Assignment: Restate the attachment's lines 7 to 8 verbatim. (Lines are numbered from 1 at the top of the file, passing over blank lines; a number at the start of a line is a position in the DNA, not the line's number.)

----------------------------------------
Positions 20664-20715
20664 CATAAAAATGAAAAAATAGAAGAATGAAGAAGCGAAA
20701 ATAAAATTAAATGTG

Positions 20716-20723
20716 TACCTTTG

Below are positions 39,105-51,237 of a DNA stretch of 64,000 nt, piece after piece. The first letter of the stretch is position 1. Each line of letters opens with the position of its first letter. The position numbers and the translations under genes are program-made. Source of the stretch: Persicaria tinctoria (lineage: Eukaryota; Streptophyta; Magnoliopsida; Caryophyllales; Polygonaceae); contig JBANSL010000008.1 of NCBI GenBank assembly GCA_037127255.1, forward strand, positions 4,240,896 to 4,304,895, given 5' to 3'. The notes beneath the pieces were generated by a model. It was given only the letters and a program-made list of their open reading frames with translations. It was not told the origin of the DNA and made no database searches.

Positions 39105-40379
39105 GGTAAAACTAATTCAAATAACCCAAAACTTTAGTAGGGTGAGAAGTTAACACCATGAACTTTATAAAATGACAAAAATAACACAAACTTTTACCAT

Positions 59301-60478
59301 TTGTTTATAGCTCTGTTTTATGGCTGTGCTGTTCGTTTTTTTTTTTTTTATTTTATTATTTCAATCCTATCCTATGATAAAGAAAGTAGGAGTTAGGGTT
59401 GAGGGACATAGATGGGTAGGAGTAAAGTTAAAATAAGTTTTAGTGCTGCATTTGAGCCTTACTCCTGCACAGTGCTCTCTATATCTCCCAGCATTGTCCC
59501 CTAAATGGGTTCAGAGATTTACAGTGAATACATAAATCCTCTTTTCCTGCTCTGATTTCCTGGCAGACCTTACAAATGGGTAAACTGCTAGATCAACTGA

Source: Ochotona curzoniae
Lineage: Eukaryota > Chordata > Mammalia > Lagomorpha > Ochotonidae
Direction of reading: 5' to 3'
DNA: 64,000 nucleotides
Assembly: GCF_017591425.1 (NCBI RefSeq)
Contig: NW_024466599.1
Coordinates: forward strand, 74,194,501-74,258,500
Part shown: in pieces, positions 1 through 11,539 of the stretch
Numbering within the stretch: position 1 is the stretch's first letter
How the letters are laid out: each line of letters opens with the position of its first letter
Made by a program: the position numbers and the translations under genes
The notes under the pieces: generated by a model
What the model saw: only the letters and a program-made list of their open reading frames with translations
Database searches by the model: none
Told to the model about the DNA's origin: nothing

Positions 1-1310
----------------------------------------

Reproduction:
Positions 39105-40379
39105 GGTAAAACTAATTCAAATAACCCAAAACTTTAGTAGGGTGAGAAGTTAACACCATGAACTTTATAAAATGACAAAAATAACACAAACTTTTACCAT